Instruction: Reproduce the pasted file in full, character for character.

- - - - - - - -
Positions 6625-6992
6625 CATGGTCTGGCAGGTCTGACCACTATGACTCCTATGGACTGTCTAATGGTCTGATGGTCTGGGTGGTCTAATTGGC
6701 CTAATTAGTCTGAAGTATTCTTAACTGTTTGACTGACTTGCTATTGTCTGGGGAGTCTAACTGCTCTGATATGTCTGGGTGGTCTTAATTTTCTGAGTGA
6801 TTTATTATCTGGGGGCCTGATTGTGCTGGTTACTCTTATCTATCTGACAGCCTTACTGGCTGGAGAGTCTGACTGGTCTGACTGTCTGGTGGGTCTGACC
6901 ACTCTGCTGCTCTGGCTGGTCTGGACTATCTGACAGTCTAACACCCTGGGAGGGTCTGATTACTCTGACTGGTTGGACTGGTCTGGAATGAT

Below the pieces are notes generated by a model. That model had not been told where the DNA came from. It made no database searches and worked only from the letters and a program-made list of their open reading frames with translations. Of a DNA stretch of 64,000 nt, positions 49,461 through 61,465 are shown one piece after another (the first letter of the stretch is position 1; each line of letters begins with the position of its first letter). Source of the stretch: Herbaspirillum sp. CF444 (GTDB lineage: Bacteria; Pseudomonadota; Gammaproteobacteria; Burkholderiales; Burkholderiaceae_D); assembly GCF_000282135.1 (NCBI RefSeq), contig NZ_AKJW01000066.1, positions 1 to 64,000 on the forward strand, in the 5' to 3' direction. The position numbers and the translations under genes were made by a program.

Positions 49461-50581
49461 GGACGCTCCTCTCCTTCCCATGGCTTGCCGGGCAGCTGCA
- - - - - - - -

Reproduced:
Positions 6625-6992
6625 CATGGTCTGGCAGGTCTGACCACTATGACTCCTATGGACTGTCTAATGGTCTGATGGTCTGGGTGGTCTAATTGGC
6701 CTAATTAGTCTGAAGTATTCTTAACTGTTTGACTGACTTGCTATTGTCTGGGGAGTCTAACTGCTCTGATATGTCTGGGTGGTCTTAATTTTCTGAGTGA
6801 TTTATTATCTGGGGGCCTGATTGTGCTGGTTACTCTTATCTATCTGACAGCCTTACTGGCTGGAGAGTCTGACTGGTCTGACTGTCTGGTGGGTCTGACC
6901 ACTCTGCTGCTCTGGCTGGTCTGGACTATCTGACAGTCTAACACCCTGGGAGGGTCTGATTACTCTGACTGGTTGGACTGGTCTGGAATGAT

Below the pieces are notes generated by a model. That model had not been told where the DNA came from. It made no database searches and worked only from the letters and a program-made list of their open reading frames with translations. Of a DNA stretch of 64,000 nt, positions 49,461 through 61,465 are shown one piece after another (the first letter of the stretch is position 1; each line of letters begins with the position of its first letter). Source of the stretch: Herbaspirillum sp. CF444 (GTDB lineage: Bacteria; Pseudomonadota; Gammaproteobacteria; Burkholderiales; Burkholderiaceae_D); assembly GCF_000282135.1 (NCBI RefSeq), contig NZ_AKJW01000066.1, positions 1 to 64,000 on the forward strand, in the 5' to 3' direction. The position numbers and the translations under genes were made by a program.

Positions 49461-50581
49461 GGACGCTCCTCTCCTTCCCATGGCTTGCCGGGCAGCTGCA